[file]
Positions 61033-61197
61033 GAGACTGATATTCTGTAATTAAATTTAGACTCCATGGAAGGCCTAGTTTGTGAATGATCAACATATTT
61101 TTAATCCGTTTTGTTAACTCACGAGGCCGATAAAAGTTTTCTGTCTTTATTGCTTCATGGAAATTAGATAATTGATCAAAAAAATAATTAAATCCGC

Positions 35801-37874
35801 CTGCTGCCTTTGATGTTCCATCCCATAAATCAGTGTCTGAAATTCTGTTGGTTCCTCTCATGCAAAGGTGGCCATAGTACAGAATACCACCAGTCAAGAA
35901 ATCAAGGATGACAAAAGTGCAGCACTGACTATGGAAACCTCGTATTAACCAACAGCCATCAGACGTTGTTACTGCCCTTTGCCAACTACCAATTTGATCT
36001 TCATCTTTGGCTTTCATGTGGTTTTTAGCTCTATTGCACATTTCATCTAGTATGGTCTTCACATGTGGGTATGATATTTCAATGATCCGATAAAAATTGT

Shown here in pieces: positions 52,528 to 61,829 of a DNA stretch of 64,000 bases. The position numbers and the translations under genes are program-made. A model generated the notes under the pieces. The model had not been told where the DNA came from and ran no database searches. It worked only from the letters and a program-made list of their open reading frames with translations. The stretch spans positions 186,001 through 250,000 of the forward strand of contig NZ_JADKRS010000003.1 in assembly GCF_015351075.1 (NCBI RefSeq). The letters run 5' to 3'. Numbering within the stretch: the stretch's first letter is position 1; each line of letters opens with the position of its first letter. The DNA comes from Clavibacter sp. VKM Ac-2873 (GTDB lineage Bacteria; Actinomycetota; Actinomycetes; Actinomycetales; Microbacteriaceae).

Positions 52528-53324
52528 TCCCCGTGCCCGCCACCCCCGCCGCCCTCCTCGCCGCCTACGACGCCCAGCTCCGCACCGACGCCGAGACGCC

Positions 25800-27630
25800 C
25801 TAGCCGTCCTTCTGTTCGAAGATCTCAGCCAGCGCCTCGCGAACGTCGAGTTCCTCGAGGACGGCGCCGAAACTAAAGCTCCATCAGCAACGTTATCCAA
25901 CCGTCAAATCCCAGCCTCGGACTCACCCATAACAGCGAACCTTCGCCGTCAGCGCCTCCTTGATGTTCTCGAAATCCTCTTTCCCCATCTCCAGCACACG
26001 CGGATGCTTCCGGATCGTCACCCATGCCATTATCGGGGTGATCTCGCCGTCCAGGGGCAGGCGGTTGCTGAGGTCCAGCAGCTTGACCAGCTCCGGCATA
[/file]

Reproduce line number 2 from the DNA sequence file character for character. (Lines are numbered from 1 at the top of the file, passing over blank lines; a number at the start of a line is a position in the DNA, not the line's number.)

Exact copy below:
61033 GAGACTGATATTCTGTAATTAAATTTAGACTCCATGGAAGGCCTAGTTTGTGAATGATCAACATATTT